• Israel is denied the right to exist as a Jewish state and equal member of the global community.
  • Traditional antisemitic symbols, images or theories are used.

Israel is a country like any other and like other countries, there is always discussion around the policies of its government. Israel’s press is often critical of its own government’s policies and politicians. So are many Israeli citizens.

Legitimate criticism of the Israeli Government and its policies is not antisemitic. But sometimes criticism or condemnation of Israel is a cover for antisemitism, such as when it uses traditional antisemitic imagery or stereotypes, blames all Jews for the actions of Israel, or denies or questions Israel’s right to exist.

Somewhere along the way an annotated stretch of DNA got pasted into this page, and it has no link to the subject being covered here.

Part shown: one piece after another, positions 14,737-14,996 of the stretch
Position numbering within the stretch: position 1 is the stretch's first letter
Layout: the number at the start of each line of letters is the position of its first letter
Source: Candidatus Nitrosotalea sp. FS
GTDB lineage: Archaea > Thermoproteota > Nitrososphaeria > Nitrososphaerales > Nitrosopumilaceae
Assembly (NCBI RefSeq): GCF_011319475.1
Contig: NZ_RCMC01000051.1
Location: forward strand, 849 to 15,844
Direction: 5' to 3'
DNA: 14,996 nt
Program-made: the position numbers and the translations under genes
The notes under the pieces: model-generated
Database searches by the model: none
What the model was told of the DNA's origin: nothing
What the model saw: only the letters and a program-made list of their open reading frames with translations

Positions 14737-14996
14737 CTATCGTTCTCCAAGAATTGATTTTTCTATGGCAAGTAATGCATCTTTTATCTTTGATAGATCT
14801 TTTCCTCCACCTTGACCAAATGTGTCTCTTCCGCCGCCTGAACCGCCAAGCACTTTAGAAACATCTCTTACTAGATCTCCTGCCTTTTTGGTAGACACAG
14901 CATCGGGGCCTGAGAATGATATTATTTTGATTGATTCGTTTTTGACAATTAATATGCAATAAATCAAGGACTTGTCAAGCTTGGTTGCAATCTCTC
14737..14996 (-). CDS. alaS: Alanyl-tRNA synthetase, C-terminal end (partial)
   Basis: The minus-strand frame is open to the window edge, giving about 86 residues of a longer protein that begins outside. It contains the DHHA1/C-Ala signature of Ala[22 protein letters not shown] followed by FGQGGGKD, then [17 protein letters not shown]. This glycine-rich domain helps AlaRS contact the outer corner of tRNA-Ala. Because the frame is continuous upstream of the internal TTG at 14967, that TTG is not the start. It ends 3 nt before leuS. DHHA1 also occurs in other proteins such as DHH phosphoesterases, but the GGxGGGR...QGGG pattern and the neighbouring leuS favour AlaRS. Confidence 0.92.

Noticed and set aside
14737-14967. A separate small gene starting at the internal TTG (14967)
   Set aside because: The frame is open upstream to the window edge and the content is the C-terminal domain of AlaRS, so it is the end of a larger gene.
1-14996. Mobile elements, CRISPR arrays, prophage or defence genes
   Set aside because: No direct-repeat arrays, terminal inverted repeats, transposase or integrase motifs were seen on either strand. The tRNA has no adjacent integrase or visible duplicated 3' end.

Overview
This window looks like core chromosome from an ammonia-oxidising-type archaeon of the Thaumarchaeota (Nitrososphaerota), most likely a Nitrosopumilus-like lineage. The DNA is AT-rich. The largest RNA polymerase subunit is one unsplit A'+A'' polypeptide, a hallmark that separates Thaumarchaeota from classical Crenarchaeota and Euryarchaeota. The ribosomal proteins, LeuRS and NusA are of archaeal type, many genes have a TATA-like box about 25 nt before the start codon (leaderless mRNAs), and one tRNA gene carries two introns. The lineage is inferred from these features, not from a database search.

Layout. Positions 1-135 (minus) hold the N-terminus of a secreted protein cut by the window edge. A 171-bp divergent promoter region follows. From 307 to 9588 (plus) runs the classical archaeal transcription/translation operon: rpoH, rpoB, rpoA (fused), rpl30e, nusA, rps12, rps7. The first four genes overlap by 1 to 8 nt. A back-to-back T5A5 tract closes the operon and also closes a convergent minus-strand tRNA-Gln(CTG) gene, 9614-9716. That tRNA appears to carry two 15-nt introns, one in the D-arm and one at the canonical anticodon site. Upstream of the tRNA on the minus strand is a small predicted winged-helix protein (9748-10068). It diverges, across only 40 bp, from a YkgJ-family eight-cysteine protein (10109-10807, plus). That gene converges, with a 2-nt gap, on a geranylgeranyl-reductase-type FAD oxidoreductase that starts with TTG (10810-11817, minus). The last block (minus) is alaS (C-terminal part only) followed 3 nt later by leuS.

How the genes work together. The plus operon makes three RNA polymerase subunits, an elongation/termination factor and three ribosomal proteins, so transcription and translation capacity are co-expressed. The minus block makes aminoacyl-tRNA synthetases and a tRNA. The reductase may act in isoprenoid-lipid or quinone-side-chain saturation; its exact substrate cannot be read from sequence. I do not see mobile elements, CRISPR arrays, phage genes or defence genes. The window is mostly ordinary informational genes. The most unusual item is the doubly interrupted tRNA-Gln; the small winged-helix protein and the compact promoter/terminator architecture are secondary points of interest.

Why is comparing Israel to the Nazis antisemitic?

By comparing Israel to Nazis, some seek to label Israel as a singularly, uniquely evil state, playing upon old antisemitic stereotypes that treat Jews as demonic and uniquely evil. Moreover, it can be argued that those that make the comparison between the Jewish state and the Nazis have not chosen this comparison innocently or dispassionately. It is a charge that is purposefully directed at Jews to associate the victims of Nazi crimes with the Nazi perpetrators and serves to diminish the significance and uniqueness of the Holocaust. To make such a comparison is antisemitic and constitutes hostility toward Jews, Jewish history, and the legitimacy of the Jewish State of Israel.

7th October massacre in Israel: What happened?

On 7th October 2023, Hamas – the terrorist group in control of the Gaza Strip - perpetrated a terrorist attack against civilians in the State of Israel.